Kathmandu: Washington DC based Millennium Challenge Corporation (MCC) office, which has offered $500 million in grant to Nepal for the transmission line development and road maintenance projects, has expressed concern over the government of Nepal not ratifying the Compact through parliament.
MCC Nepal Compact was signed between the government of Nepal and the MCC in May 2017. Since the Compact was registered in parliament for ratification process in 2019, it remains stuck as political parties are sharply divided over whether the Compact is to be ratified in its current format or whether it should be given a go-ahead only after amendment.
While recalling the visit of MCC’s senior delegation to Nepal in September which provided clarifications on the MCC-Nepal Compact, combined with recent commitments from the Government of Nepal confirming their ongoing support for the compact, the MCC, in its statement issued on Saturday, has raised the concern that parliament’s session was prorogued without initiating the process for Compact ratification.
“Today’s recess of Nepal’s Parliament without ratification further delays benefits to millions of Nepali households,” says the statement.
Parliament session was prorogued Friday midnight on the recommendation of the government of Nepal. Despite running for more than one and half months, this session of parliament failed to deliberate on crucial bills, even discuss the vital public concerns due to the continuous obstruction of the House proceedings by the main opposition CPN-UML.
While recalling that the United States and Nepal have forged a partnership based on shared values, democratic ideals and trust for the last 70 years, the statement further says that the US has stood for the people of Nepal in their greatest times of need, from disaster assistance after the 2015 earthquake to ongoing whole-of-government response to the coronavirus pandemic including the donation of 1.6 million COVID19 vaccines to Nepal. “The $500 million grant from the Millennium Challenge Corporation (MCC) is a continuation of the strong partnership between the United States and Nepal to reduce poverty through economic growth,” says the statement.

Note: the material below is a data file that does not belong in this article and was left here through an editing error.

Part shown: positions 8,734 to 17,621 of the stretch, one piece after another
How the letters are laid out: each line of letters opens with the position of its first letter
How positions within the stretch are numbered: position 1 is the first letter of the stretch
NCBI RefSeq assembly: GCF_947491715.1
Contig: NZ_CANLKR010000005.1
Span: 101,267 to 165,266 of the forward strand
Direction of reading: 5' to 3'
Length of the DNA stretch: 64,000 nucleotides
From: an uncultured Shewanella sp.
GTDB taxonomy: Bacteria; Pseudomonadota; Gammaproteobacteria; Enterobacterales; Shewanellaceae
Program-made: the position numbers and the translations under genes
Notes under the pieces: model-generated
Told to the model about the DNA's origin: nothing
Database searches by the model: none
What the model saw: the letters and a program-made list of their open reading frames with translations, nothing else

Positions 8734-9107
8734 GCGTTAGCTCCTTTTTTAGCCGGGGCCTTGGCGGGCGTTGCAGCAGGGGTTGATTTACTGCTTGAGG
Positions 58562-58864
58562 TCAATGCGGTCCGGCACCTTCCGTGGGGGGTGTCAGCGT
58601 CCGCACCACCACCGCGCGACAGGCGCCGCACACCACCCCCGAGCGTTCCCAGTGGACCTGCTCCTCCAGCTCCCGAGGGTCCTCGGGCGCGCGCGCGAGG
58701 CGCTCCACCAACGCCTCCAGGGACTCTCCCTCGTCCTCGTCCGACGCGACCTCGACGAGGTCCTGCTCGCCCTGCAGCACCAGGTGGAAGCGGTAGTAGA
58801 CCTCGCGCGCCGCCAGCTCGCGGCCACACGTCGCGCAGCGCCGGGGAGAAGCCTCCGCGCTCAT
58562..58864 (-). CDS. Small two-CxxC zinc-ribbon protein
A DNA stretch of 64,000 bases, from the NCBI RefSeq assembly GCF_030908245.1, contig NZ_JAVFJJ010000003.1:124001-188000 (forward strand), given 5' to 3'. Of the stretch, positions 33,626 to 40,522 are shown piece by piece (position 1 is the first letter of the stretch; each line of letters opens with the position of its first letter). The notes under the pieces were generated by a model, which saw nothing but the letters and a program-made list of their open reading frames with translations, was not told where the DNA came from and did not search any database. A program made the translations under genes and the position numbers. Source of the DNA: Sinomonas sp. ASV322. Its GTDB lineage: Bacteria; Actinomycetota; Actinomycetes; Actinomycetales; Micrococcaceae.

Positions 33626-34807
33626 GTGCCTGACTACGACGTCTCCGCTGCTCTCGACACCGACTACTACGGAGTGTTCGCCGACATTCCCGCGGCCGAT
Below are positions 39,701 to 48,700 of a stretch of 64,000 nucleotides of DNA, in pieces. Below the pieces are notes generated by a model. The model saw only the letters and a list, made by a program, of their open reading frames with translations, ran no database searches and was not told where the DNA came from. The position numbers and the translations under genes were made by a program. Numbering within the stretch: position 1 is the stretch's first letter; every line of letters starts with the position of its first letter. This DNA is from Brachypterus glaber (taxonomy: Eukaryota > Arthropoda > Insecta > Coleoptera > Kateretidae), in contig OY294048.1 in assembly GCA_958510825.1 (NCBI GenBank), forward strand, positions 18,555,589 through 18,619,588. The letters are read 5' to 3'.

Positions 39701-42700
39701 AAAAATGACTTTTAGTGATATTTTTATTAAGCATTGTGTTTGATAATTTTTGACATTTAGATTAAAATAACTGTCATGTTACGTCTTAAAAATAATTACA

The MCC has further clarified that the delays in ratification will “jeopardize the critical and timely support this $500 million grant would provide to help more than 23 million Nepalis access reliable energy and safer roads.” “The decision whether to move forward with the compact now rests with Nepal,” the statement further says.
During her visit to Nepal in September, Fatema Z Sumar, the Vice President of Compact Operations at the Millennium Challenge Corporation (MCC), had met top leaders of nearly all the political parties during which they are said to have assured her of Compact’s ratification. She had expressed optimism that the Compact would be ratified by the Nepal parliament.
The MCC VP had also made it clear that Nepal either had to move forward with the Compact or decide it no longer needed the MCC grant.
The Ministry of Finance of the Government of Nepal wrote a letter on September 3 to the MCC office seeking clarifications on issues related to MCC’s Nepal Compact. The MCC had offered clarifications on the questions raised by the Nepal side three days later.
There has been no progress on Compact ratification nearly two months after the exchanges of letters between the MCC and the government of Nepal and nearly one and half months since the Nepal visit of MCC Vice President Fatema Z Sumar.